This week’s DH (Digital History) Spotlight turns to one of the earliest, best and continually innovative spaces for digital history: The Roy Rosenzweig Center for History and New Media, housed at George Mason University.
Their mission statement is:
Since 1994 under the founding direction of Roy Rosenzweig, the Center for History and New Media (CHNM) at George Mason University has used digital media and computer technology to democratize history—to incorporate multiple voices, reach diverse audiences, and encourage popular participation in presenting and preserving the past.
CHNM uses digital media and technology to preserve and present history online, transform scholarship across the humanities, and advance historical education and understanding. Each year CHNM’s many project websites receive over 16 million visitors, and over a million people rely on its digital tools to teach, learn, and conduct research.
CHNM is one of the few sites that makes full use of digital technology in order to make history, histories, sources, and study more accessible. Best of all, it’s all free! To anyone, anywhere!
The website is divided into three main sections:
Aimed at teachers, students, and anyone even slightly curious about history, Teaching and Learning combines teaching modules, short courses on how history is “done” and “why history matters”, and an outstanding collection of primary sources.
One of the biggest strengths of CHNM is their dedication to show that history is not just names, dates, and places – but also children, material culture like desks and voting machines, Gender and women, World-wide, art, literature and film. Primary sources are organized into easy-to -navigate modules, and are accompanied by a scholarly short essay or interview that helps to contextualize the source and explain how and why historians make use of historical objects.
Most innovative are their use of video and explorations of “recent history”. They make ample use of video – including oral history interviews, but also interviews of historians and scholars discussing the history and context of older primary sources. Sites, sources, and discussions actively engage one another, created a site that is much more inter-active, multimedia, and integrated than most others.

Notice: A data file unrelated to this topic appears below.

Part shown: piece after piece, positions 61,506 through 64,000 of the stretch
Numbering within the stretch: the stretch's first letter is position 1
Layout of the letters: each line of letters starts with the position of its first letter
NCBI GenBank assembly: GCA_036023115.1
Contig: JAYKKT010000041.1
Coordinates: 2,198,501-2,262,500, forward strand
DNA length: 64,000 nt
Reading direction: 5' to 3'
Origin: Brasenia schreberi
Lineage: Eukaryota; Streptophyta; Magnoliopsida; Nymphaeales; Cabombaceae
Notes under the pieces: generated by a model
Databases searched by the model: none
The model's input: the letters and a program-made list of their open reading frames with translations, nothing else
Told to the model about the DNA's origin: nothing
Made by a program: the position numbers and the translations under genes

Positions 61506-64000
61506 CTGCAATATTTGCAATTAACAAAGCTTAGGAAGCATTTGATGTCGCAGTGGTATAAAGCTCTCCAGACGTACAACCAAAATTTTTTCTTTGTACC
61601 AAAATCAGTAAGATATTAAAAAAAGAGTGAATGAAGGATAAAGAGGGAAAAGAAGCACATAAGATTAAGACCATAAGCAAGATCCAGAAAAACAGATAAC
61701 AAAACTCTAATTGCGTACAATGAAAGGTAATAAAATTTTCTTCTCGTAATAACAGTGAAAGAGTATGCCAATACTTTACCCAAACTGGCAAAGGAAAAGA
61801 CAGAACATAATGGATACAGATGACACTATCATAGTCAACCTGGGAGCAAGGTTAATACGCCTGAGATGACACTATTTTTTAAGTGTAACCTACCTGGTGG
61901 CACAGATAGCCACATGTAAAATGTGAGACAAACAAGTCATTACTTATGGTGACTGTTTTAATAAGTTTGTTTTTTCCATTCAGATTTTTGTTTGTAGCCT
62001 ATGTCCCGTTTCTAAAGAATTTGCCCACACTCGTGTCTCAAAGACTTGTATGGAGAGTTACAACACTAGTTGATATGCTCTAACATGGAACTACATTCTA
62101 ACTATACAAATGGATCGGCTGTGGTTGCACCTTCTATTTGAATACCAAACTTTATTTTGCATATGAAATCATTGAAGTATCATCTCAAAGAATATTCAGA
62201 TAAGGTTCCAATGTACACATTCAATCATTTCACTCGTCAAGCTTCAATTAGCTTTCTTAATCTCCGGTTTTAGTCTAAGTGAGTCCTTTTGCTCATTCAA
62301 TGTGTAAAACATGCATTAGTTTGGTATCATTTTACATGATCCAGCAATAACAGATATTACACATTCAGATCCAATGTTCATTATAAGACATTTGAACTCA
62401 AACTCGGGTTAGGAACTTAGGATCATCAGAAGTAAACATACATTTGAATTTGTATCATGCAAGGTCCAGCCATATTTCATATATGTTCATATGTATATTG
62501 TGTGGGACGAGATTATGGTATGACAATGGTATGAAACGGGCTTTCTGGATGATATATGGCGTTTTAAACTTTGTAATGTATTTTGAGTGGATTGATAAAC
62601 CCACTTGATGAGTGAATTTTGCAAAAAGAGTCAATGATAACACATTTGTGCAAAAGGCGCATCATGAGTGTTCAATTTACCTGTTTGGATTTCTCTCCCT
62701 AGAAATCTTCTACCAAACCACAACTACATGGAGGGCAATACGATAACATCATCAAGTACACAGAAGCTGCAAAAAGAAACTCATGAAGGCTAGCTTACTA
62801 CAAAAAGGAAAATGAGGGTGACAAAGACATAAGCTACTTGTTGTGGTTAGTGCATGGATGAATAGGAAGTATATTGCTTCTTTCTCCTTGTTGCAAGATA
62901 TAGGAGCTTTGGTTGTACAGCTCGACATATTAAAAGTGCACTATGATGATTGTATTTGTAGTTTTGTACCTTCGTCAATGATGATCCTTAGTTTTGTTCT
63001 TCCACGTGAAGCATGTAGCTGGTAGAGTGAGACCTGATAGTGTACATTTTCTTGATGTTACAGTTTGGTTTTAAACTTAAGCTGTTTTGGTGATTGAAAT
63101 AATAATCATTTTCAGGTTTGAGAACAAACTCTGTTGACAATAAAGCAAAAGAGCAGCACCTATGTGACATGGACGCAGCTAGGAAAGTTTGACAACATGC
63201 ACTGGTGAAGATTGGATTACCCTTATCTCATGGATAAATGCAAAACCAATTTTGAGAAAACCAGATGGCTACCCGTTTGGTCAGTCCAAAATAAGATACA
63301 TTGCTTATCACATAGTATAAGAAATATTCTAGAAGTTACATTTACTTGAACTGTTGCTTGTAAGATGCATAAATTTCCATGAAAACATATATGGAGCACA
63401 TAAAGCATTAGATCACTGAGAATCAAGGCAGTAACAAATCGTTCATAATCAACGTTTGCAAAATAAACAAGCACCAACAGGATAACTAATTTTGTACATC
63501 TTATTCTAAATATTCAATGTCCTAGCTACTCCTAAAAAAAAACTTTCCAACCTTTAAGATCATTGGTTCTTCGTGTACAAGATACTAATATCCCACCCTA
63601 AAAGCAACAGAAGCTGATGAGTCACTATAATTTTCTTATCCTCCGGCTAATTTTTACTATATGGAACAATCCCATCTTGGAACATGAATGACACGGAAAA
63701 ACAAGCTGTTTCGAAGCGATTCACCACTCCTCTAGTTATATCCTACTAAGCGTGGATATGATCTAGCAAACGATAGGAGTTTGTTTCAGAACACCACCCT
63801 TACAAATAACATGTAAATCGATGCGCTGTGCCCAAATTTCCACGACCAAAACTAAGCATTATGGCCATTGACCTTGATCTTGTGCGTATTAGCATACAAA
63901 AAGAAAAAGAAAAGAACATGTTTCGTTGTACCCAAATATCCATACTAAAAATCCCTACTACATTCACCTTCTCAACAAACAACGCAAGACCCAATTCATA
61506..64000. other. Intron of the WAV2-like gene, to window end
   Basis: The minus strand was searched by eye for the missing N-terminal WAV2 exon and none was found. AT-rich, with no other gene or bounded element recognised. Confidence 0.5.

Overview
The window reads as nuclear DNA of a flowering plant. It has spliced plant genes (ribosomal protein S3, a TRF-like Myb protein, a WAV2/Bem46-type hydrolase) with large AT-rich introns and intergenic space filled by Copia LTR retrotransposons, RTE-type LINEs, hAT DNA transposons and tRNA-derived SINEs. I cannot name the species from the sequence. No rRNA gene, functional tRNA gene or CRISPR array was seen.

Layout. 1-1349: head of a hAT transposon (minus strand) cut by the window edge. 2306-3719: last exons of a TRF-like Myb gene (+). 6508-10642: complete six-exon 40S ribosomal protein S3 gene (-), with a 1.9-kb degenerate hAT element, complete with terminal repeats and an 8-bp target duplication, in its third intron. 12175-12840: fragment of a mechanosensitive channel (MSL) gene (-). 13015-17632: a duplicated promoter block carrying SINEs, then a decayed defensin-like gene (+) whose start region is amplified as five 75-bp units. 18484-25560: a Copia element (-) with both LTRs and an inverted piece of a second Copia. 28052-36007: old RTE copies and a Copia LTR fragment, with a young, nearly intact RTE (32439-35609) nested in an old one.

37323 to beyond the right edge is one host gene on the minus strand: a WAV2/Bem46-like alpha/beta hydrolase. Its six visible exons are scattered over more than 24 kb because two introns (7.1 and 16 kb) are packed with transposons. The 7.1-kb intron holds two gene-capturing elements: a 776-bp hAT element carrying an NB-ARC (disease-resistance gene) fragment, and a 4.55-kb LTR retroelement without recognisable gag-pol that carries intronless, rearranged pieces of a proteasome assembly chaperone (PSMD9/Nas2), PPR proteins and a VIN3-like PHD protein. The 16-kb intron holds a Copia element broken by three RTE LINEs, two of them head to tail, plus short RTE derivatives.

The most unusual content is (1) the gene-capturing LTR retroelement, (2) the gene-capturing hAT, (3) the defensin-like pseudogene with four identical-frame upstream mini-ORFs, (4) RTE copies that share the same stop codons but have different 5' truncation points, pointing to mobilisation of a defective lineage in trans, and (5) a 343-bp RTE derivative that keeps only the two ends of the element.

Recently created modules such as Making the History of 1989, The 911Digital Archive, and the Hurricane Digital Memory Bank, simultaneously document events in recent history to provide an invaluable repository for research, and remind site visitors that history is not always “dead and gone”, but very much still in the making. Today’s current events are tomorrow’s PhD dissertation, and CHNM does a nice job of reminding people that one person’s history was another’s present, just as today’s present will be tomorrow’s fast.
Finally, and this is especially useful for students and teachers, CHNM provides outstanding tools for self-study. They are dedicated to teaching people how historians do what they do. Pages such as DoHistory and Historical Thinking Matters teach students how to critically read and contextualize primary sources, construct historical narratives from those sources, and think critically about current historical narratives.
I won’t go any further in-depth, but I must mention that CHNM also includes two addition valuable sites for scholars, archivists, librarians, and museum professionals. CHNM is pioneering the question “what does it mean to be or to do Digital Humanities” and is really at the center of groundbreaking work in this ares. Research and Tools includes a wide variety of sources for new ways of publishing, archiving, collecting, collaborating, citing, and “un-conferencing” all in the digital. Finally, Collecting and Exhibiting is dedicated to creating, growing, and distributing primary and secondary material in the digital age.